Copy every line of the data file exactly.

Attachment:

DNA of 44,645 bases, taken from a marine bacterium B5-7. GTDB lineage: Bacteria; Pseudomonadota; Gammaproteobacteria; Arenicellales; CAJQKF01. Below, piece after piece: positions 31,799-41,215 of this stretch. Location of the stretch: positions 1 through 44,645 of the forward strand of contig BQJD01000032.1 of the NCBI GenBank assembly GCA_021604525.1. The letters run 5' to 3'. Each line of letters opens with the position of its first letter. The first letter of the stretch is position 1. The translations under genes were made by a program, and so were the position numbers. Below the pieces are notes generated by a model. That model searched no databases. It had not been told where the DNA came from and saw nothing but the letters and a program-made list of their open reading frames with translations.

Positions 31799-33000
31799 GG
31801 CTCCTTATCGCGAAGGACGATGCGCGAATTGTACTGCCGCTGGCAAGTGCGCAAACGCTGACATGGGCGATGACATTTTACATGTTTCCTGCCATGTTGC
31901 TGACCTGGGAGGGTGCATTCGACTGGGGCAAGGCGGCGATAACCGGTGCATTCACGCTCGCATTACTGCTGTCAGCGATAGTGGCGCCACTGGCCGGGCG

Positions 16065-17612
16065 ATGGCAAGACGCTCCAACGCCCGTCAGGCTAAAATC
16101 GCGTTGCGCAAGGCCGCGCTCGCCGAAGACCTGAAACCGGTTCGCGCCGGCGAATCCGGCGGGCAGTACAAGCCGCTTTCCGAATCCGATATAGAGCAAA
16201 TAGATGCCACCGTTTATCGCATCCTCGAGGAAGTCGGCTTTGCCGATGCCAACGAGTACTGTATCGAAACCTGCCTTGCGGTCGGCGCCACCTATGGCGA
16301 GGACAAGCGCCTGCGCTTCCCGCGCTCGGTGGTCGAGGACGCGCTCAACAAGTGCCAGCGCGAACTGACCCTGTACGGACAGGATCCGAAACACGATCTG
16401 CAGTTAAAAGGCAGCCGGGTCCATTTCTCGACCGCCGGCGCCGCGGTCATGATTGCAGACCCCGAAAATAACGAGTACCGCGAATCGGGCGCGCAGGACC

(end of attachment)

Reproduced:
DNA of 44,645 bases, taken from a marine bacterium B5-7. GTDB lineage: Bacteria; Pseudomonadota; Gammaproteobacteria; Arenicellales; CAJQKF01. Below, piece after piece: positions 31,799-41,215 of this stretch. Location of the stretch: positions 1 through 44,645 of the forward strand of contig BQJD01000032.1 of the NCBI GenBank assembly GCA_021604525.1. The letters run 5' to 3'. Each line of letters opens with the position of its first letter. The first letter of the stretch is position 1. The translations under genes were made by a program, and so were the position numbers. Below the pieces are notes generated by a model. That model searched no databases. It had not been told where the DNA came from and saw nothing but the letters and a program-made list of their open reading frames with translations.

Positions 31799-33000
31799 GG
31801 CTCCTTATCGCGAAGGACGATGCGCGAATTGTACTGCCGCTGGCAAGTGCGCAAACGCTGACATGGGCGATGACATTTTACATGTTTCCTGCCATGTTGC
31901 TGACCTGGGAGGGTGCATTCGACTGGGGCAAGGCGGCGATAACCGGTGCATTCACGCTCGCATTACTGCTGTCAGCGATAGTGGCGCCACTGGCCGGGCG

Positions 16065-17612
16065 ATGGCAAGACGCTCCAACGCCCGTCAGGCTAAAATC
16101 GCGTTGCGCAAGGCCGCGCTCGCCGAAGACCTGAAACCGGTTCGCGCCGGCGAATCCGGCGGGCAGTACAAGCCGCTTTCCGAATCCGATATAGAGCAAA
16201 TAGATGCCACCGTTTATCGCATCCTCGAGGAAGTCGGCTTTGCCGATGCCAACGAGTACTGTATCGAAACCTGCCTTGCGGTCGGCGCCACCTATGGCGA
16301 GGACAAGCGCCTGCGCTTCCCGCGCTCGGTGGTCGAGGACGCGCTCAACAAGTGCCAGCGCGAACTGACCCTGTACGGACAGGATCCGAAACACGATCTG
16401 CAGTTAAAAGGCAGCCGGGTCCATTTCTCGACCGCCGGCGCCGCGGTCATGATTGCAGACCCCGAAAATAACGAGTACCGCGAATCGGGCGCGCAGGACC